It is a mistake to think of Sugar Ray Leonard as nothing but show biz. The guy is a great athlete. Once a gymnast and wrestler, even today he plays basketball. "A great shooter," said his trainer, Jan Morton. "Throw Ray the ball, you don't see it back."
Whatever Ali brought to the ring, so does Leonard: speed afoot, the wonderful hand-eye coordination that sends punches unerringly to target, strength to endure punishment and, in common with all great athletes, an instinct for survival so strong as to be palpable.
Marcos Gerardo butted Leonard.
This was May 20 in Baton Rouge, Leonard's 22nd fight. Some of Leonard's people didn't want the fight. They said Gerardo, nearly 160 pounds, was too big for Leonard, then 150. A championship fight was coming up for Leonard, they said, so why take a chance against a bigger man, especially a bigger man known to be brutish in the ring.
Early on, Gerardo butted Leonard.
"I saw three of him," Leonard said. "I was trying to distinguish who was who and then, pow, pow, he hit me with his best shot."
Leonard took it standing up. Back in his corner at the break, he told his boss, Angelo Dundee that he was seeing three Gerardos.
"Take the one in the middle," Dundee said.
Angered by the butt, moved by the prospect of defeat, Leonard dominated Gerardo the rest of the way to win a unanimous decision in 10 rounds.
Forget the Sugar Ray business. That's for show, the Sugarman. Forget the Ali mannerisms: the shuffle, the windup uppercut, the come-hither taunt with his gloved hand. They are mind games. The dazzling smile and charm and inviting brightness of Leonard make him unique in a cruel game but they also have caused stoneheads to suggest Leonard is a fraud, all style and no substance, a show of lights.
This guy is a rock.
In the ring, he is mean. No Dr. Pepper commercials in the square jungle. Leonard is as deadly a predator as moves there.
"Determination," he said, trying to explain why he turns killer. "The drive. I'm keyed up. I want to get in and get out safely. I couldn't really tell you what happens to me. It's just something that comes over me.
"The ring -- this is my domain; this is my territory."
And the opponent is invading Leonard's territory?
Invading my face," Leonard said.
He smiled charmingly.
Leonard has won all 24 of his fights, 15 by knockout. He takes on Andy Price a veteran welterweight, on Friday night's Larry Holmes-Earnie Shavers heavyweight championship card at Caesars Palace. Probably as much as the heavyweights, Leonard is reason that ABC-TV will do the fights. The guy sells.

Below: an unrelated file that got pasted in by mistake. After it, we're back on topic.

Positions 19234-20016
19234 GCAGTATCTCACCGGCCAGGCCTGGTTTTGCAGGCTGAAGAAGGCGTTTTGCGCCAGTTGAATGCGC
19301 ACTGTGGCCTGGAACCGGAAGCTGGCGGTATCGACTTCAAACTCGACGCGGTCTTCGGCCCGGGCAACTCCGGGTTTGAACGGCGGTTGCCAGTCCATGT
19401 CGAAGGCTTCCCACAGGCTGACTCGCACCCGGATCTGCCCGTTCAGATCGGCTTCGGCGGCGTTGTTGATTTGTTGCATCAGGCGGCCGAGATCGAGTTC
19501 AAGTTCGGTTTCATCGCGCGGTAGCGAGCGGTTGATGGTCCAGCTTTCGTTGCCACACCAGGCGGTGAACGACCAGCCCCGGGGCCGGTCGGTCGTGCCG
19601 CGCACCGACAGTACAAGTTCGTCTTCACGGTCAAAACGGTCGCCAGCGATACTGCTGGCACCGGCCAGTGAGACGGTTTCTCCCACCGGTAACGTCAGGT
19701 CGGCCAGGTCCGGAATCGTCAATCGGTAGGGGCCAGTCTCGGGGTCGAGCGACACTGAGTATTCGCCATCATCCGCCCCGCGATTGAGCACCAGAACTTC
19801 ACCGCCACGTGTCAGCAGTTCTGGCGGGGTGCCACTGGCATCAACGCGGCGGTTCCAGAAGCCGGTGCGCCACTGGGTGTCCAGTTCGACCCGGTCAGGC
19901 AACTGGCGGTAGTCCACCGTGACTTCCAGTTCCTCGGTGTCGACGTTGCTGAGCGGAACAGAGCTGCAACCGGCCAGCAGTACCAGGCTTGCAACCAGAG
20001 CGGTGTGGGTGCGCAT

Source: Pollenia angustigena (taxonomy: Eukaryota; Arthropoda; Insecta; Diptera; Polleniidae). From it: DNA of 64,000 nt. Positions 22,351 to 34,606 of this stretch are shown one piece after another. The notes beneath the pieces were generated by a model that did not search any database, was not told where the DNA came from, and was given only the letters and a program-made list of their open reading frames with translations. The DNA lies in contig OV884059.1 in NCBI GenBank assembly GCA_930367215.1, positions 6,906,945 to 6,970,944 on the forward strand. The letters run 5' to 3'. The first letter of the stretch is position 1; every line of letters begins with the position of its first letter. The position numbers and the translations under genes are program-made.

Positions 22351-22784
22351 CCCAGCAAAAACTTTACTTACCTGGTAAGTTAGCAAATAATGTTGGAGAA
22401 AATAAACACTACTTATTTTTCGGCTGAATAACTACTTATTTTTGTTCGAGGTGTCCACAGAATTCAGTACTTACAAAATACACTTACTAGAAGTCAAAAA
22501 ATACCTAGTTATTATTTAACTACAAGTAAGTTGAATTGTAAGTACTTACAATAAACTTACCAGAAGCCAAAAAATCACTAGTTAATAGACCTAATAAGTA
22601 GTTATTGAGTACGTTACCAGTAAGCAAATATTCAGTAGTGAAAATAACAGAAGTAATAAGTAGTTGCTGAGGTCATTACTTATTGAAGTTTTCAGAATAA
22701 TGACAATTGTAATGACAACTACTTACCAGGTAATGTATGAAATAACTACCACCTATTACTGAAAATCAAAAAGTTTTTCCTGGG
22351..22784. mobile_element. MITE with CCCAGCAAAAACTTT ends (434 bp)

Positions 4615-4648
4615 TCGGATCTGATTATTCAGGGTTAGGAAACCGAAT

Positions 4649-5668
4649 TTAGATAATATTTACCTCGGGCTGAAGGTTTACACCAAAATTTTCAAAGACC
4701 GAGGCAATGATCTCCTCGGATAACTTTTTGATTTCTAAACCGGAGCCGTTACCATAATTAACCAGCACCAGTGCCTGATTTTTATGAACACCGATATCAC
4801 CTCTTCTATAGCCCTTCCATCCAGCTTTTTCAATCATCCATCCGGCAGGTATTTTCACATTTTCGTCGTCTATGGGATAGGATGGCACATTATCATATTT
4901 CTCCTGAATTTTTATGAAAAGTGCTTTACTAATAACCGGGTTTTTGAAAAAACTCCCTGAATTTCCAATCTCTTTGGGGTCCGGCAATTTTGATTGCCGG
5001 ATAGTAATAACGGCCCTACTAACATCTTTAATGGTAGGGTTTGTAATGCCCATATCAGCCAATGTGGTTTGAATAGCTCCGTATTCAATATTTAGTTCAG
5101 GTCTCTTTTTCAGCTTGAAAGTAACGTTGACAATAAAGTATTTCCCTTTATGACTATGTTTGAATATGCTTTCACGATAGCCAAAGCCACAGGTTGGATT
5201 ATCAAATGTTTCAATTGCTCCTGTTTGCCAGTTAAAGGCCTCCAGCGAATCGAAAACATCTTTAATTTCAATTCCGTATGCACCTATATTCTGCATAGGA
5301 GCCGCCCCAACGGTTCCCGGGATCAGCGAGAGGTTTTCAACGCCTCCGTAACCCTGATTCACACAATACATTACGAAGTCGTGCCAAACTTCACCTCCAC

Come Dec. 1, Leonard will fight Wilfredo Benitez for the welterweight championship. Leonard's share of the purse is expected to be $1 million. Never has such a little man earned such big money in fighting. And Leonard is combining his attributes -- his athletic skills, his show biz instincts -- to make sure that the money keeps coming.
"I wish it was that easy," he said when it was suggested Andy Price was a pushover. Price is no pushover. At 25, he has a 32-5-3 won-lost-draw record that includes victories over welterweight stars Carlos Palomino and Jose Cuevas.
So why fight a Price now with a $1 million fight coming up?
"I want people to realize now that I'm trying to dominate in the ring," Leonard said. "I want them to see that what I've been saying is not hogwash."
Because he believes in telling people what they are seeing, Leonard says, "At times, people are awed at what I can get away with. I'm not trying to be Muhammad Ali. There's only one of him. I combine the talents of Ali, Sugar Ray Robinson and Joe Louis. I have combined the talents of all these great fighters and made myself."
Leonard's charm is so immense that he can utter such sentences without offending. A listener finds himself nodding in agreement at so patently outrageous a judgment. The guy could sell engineer boots to Ann-Margaret. Ask Leonard what he sees when he watches film of his fights and he says, "I see a hot dog."
A hot dog growing richer. The Fight will be Leonard against Roberto Duran. Like advertisers who create a need and then get rich by promoting a product to fill that need, first Ali and now Leonard build purses by talking about fights before they happen. In two years, Leonard will be the welterweight champion, with Duran the No. 1 contender. Hands of stone, they call Duran, who destroys opponents.
"Duran right now is not profitable," Leonard said. "It would be just like another fight. Two years from now, maybe we can talk business. It would be one of the biggest fights in history."
"$5 million," Leonard said.
Split between the fighters?
"For me," Leonard said.
Angelo Dundee, who has trained seven world champions, including Ali, says Leonard can do things previously accomplished only by Ali, maybe the greatest athlete ever to fight. "Since Ali, who can do this?" Dundee said, and he turned his fists into a right uppercut followed by a left uppercut. "The only fighter who could hit with a left uppercut was Muhammad. And now Ray."
Dundee has prepared a scouting report on Andy Price. "Gets hit uppercut either hand . . . Strictly left hooker, right hand is a swing . . . Legs bad, push him . . . Feint jab, wait for left hand, then counter with your own . . . Everything works."
Leonard has read it. No show biz here.